Once, a harmonica saved my life.
I was 20 years old and setting off on a voyage that would take me hitchhiking from one coast of the US to the other. Before leaving, I bought my first harmonica. It was an intuition. I just knew that for this voyage, I would need a harmonica.
One day I was stuck in the desert along Interstate 395 waiting for someone, anyone, to stop. I played around on my new harmonica, starting to get the feel of it. I had plenty of time on my hands.
Finally, I got picked up by a rancher who was returning from a hunting expedition with his buddies. We traveled for several hours together, hardly talking and then he announced that he was turning off the main road (for what it was) to go his ranch. I looked out the window but there was nothing to be seen; the land just extended outward empty and unpeopled as far as the eye could see.
I didn’t want to get out. I wanted to stay in the cab of his pick-up with the radio playing softly and the comforting vinyl accoutrements of civilization. Desperate, I suggested that I might travel to his ranch with him and hitchhike out of there in the morning, but he scoffed at that. “No cars come down that road; you have to get out here.” And so I did.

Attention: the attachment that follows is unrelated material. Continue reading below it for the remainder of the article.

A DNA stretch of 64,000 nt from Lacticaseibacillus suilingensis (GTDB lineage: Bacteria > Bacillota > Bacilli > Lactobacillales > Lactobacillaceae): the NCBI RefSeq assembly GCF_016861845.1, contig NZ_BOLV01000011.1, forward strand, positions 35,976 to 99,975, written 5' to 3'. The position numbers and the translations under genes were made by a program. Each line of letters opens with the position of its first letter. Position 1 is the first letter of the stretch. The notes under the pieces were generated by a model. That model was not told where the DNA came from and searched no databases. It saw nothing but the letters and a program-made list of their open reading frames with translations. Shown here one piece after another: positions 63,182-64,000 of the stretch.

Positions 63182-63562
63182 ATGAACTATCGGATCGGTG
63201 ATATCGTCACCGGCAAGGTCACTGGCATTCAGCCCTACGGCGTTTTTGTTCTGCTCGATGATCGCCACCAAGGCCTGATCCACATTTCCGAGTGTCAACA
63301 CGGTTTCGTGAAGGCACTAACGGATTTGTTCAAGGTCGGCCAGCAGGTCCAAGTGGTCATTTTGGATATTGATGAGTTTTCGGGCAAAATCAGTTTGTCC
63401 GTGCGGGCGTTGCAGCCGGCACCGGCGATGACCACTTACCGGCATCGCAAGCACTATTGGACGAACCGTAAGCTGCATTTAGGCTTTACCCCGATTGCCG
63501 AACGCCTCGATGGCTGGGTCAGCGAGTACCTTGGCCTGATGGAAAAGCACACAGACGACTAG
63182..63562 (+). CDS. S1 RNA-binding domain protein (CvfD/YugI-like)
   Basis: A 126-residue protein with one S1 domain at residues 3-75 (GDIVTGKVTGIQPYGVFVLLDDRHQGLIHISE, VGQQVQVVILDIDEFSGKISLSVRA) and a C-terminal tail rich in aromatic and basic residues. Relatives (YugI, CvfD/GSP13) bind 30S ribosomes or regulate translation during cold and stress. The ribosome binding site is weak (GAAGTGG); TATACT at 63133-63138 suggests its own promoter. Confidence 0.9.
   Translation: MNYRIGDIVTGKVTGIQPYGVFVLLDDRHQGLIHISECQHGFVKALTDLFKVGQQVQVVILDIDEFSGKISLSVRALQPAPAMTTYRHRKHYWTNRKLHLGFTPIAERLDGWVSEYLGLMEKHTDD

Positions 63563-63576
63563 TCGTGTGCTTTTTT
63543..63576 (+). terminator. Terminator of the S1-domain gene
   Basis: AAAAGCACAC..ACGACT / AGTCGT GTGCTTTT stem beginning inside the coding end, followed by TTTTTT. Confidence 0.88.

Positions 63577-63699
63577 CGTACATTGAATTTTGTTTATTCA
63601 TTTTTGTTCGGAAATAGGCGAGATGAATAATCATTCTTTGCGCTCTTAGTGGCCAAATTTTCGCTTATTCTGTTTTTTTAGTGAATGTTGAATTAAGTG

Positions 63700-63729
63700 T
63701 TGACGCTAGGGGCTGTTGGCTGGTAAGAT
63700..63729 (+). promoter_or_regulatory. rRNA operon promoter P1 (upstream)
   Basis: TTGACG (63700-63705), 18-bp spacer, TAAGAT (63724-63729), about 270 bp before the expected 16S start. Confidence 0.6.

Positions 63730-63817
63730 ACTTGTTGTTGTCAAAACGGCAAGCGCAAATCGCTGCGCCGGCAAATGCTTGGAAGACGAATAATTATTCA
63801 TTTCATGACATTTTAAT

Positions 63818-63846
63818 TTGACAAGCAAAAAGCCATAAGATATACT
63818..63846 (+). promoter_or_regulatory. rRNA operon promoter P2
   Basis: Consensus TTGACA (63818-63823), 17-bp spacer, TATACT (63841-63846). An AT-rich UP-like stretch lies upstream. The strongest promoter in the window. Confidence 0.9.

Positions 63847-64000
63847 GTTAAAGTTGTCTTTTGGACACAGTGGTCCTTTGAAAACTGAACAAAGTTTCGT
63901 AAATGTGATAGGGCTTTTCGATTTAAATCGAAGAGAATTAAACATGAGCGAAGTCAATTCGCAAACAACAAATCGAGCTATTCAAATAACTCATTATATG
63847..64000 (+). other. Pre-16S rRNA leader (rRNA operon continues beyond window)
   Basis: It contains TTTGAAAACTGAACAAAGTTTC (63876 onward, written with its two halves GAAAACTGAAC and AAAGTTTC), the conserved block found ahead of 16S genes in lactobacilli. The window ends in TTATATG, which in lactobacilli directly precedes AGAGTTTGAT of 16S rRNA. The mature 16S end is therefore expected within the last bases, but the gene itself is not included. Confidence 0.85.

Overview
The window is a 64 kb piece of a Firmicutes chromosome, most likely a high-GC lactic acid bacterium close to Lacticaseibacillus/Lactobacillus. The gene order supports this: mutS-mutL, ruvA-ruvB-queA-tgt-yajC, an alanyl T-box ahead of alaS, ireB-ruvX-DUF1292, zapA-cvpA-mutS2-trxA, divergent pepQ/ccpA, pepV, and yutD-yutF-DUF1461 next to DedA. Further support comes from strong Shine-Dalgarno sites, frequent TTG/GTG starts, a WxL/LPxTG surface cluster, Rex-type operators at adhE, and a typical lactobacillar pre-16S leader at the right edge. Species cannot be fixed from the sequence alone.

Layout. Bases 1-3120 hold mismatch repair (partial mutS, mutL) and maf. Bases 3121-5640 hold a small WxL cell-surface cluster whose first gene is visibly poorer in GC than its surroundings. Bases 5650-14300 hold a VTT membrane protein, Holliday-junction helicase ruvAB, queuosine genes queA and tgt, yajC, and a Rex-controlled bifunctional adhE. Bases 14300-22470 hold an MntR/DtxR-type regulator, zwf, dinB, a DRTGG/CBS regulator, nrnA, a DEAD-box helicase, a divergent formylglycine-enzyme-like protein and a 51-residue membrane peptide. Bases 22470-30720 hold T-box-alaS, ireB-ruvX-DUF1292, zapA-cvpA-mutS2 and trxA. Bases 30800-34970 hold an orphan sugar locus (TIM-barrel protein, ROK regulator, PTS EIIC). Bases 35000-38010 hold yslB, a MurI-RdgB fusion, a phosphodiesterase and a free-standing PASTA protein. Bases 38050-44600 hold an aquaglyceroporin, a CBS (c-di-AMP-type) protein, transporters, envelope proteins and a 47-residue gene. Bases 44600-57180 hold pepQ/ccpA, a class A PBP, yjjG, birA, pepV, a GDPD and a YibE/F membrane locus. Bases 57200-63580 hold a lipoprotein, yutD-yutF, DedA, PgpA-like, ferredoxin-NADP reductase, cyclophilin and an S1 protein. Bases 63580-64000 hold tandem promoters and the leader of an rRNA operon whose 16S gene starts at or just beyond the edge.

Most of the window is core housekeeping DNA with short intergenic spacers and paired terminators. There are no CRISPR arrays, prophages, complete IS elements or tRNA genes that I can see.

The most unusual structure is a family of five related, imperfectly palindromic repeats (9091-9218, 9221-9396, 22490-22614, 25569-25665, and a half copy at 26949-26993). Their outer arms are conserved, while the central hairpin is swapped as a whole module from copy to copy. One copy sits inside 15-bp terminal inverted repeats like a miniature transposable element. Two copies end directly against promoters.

I was at the crossroads of two asphalted strips laid out in that barren desert. I waited for an hour, but only one car passed and its passengers did not even look at me as I implored them for a ride. Soon the sun set behind the clouds eliminating any chance that someone would stop – even if they could see me in their headlights. I prepared to spend the night.
I gathered brittle desert bushes to make a fire. Once it was lit, I began to feel better. I could not see beyond the small circle of red light, but within it I created my refuge.
Until they arrived. First it was a distant howl, then it was the snap of a twig in the dark. Then came the growls and yelps. I could hear them but aside from the occasional glint of the flame in their eyes, I could not see them. I was surrounded by a pack of wild dogs. I could feel them in the dark, eyeing me, evaluating me, calculating the odds. It would be a long night, staying awake to stay alive.
Two things kept me alive that night. The fire kept the dogs at bay while the music filled the dark void around me. The sound of the harmonica and the notes of a folk song handed down to me through my ancestors kept me from going crazy under the unbearable stress of their cruel gaze. It kept me from surrendering to their hungry eyes. The fire may have kept them back, but it was the sound of my harmonica that kept me sane — until the morning light dispersed them so completely that I did not know if they had ever even existed.